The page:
FILED: June 5, 2003

IN THE COURT OF APPEALS OF THE STATE OF OREGON

STATE OF OREGON,

Appellant,

v.

STEVEN CRAIG JOHNSTON,

Respondent.

TF0021720; A114039

Appeal from Circuit Court, Benton County.

Frank D. Knight, Judge.

Argued and submitted November 19, 2002.

Doug M. Petrina, Assistant Attorney General, argued the cause for appellant. With him on the briefs were Hardy Myers, Attorney General, and Mary H. Williams, Solicitor General.

No appearance for respondent Steven Craig Johnston.

Ryan Scott argued the cause and filed the brief for amicus curiae Metropolitan Public Defenders, Inc., and Oregon Criminal Defense Lawyers Association.

Before Edmonds, Presiding Judge, and Kistler and Schuman, Judges.

SCHUMAN, J.

Affirmed.

SCHUMAN, J.

Defendant was convicted of misdemeanor driving under the influence of intoxicants (DUII) six times between 1981 and February 17, 2000. This case is the state's appeal from the sentence that the trial court imposed on defendant after he was convicted of a seventh DUII on March 26, 2001. The court held that the sentence urged by the state (and agreed to by defendant as part of a plea agreement) would punish defendant twice for his earlier convictions: once when they were used to elevate his crime from a misdemeanor to a felony and again when they were used to increase his "criminal history" score. Because at trial the state did not object to the sentence with sufficient clarity or specificity, we decline to address its argument on appeal. We therefore affirm.

In November 2000, defendant was arrested for DUII, burglary, criminal trespass, and theft. After extensive negotiations, the state agreed to dismiss all charges except the DUII, and defendant agreed to "plead guilty to Felony Driving Under the Influence of Intoxicants, as 6-A on guidelines grid." Under that agreement, defendant would have received a presumptive sentence of between 25 and 30 months. Instead, however, the trial court imposed a sentence of 16 months. On appeal, the state maintains that in doing so the trial court erred.

The arguments in this case are based on the sentencing guidelines grid, defined in OAR 213-004-0001:

"(1) The sentencing guidelines grid is a two-dimensional classification tool. The vertical axis is the Crime Seriousness Scale which classifies current crimes of conviction. The horizontal axis is the Criminal History Scale which classifies criminal histories.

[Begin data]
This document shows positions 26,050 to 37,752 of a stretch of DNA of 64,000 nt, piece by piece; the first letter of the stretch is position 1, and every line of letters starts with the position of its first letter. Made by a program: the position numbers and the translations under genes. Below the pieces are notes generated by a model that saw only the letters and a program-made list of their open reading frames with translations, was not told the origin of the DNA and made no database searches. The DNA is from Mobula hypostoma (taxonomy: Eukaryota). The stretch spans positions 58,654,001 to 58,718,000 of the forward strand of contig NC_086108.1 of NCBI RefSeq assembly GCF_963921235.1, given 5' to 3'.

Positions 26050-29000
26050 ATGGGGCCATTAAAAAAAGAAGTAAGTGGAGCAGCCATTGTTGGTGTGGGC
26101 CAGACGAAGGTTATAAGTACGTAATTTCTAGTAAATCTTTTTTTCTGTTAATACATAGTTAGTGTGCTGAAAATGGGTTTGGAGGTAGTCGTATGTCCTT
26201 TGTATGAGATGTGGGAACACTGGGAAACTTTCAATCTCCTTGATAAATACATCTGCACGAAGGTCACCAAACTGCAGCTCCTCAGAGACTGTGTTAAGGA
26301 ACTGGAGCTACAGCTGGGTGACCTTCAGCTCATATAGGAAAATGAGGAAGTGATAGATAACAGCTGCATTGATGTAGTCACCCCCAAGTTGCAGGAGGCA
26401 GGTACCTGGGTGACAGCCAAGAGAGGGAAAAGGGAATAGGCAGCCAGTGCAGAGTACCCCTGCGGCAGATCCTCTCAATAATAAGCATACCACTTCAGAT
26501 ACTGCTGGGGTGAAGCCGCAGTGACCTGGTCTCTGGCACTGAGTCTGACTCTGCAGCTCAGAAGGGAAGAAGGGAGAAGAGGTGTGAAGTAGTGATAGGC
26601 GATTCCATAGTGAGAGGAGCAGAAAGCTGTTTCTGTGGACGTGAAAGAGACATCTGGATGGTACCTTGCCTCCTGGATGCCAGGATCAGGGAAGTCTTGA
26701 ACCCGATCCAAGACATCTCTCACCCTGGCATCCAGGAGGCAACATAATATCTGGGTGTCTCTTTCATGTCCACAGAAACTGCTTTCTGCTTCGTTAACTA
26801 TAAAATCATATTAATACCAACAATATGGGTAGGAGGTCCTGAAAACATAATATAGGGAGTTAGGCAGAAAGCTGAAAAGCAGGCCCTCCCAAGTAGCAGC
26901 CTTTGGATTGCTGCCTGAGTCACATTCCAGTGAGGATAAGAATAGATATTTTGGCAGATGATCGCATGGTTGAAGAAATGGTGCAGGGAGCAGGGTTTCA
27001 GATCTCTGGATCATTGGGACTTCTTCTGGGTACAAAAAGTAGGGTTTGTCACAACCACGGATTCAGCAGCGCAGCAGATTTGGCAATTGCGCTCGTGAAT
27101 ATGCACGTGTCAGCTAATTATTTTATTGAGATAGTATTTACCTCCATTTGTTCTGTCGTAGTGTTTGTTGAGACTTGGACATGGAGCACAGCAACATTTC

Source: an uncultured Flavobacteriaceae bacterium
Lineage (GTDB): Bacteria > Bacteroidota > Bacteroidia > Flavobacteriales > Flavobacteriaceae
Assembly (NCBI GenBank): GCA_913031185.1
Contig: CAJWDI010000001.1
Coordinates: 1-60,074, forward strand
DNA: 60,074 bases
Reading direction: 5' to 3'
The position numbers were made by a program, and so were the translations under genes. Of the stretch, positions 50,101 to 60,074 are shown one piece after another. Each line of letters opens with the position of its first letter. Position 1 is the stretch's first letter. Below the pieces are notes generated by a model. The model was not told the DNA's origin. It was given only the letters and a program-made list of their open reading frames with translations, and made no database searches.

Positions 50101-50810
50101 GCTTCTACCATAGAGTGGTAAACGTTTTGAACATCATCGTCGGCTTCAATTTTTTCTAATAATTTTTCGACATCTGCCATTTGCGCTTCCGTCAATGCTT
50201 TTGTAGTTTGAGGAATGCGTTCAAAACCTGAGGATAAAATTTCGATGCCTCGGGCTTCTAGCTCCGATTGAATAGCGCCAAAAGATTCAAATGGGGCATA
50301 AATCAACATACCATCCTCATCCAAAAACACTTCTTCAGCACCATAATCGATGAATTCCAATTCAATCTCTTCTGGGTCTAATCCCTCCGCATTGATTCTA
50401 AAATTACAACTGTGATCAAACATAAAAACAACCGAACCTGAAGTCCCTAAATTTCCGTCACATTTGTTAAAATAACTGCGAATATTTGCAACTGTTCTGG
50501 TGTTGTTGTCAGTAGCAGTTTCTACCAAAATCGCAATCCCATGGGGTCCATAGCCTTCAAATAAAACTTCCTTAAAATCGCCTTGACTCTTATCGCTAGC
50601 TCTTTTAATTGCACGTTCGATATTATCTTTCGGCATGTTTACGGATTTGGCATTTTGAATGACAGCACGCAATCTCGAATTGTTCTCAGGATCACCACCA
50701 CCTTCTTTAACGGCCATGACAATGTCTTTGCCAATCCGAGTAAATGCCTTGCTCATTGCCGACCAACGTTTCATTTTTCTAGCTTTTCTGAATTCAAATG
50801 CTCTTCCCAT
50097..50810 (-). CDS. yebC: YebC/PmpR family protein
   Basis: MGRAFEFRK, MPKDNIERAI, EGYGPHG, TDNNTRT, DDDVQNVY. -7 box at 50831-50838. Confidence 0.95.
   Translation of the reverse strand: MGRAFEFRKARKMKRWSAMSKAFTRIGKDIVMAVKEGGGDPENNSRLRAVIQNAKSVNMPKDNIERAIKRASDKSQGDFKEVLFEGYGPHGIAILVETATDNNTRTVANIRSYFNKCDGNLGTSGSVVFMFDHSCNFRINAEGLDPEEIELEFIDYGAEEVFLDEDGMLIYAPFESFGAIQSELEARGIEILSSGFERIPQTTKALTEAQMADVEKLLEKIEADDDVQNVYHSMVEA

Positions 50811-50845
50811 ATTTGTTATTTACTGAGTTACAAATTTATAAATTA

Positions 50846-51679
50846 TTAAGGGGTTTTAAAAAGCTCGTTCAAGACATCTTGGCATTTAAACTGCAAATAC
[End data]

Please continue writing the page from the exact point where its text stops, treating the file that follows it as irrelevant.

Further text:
"(2) Each grid block states the presumptive sentence for an offender whose crime of conviction places him or her in that grid block."

The trial court's sentencing decision and amicus's argument on behalf of defendant (1) before this court derive from the relationship between the grid and two DUII statutes. According to amicus, sentencing defendant to a term within the 6-A grid block would punish him two times for his prior DUII convictions, in violation of state and federal guarantees against double jeopardy. (2) First, the convictions would elevate him on the vertical "crime seriousness" axis by changing "ordinary DUII," a Class A misdemeanor, ORS 813.010(4), into "felony DUII" by operation of ORS 813.010(5), under which DUII is a felony "if the defendant has been convicted of [DUII] * * * at least three times in the 10 years prior to the date of the current offense." In addition, according to the amicus, the prior DUII convictions would be used to give defendant a higher criminal history score on the horizontal axis of the grid. A person with three or more prior convictions for "person felonies" is in Category A, the category on the horizontal axis with the longest terms of incarceration. OAR 213-004-0007. ORS 813.012(2) provides that, for purposes of calculating the sentence of a person convicted of felony DUII, every two prior convictions of misdemeanor DUII count as one conviction for a person felony. Thus, defendant's six prior misdemeanor DUIIs would count as three person felonies and put his criminal history score in Category A.

When the parties appeared before the trial court to enter a plea pursuant to the agreement, the court, on its own, expressed doubts as to the legality of using the four DUII convictions from the previous 10 years both to elevate the crime from a misdemeanor to a felony under ORS 813.010 and also to increase defendant's criminal history score under ORS 813.012(2). The following exchange ensued between the trial court, the prosecutor, and defense counsel. We set it out at length because the disposition of this case depends on what, exactly, the dialogue encompassed:

"[Prosecutor]: I believe the Court has a copy of the felony sentencing guidelines report that I prepared showing the defendant to be a 6-A on the guidelines grid. * * * [T]he legislature recognizes the seriousness of DUII, and the fact that for the crime seriousness ranking of a felony DUII, for purposes of computing their criminal history, two DUII convictions, previous convictions, equal one person felony, and as you can see, Mr. Johnston has six total DUII convictions, placing him as an 'A' on the guidelines grid. * * *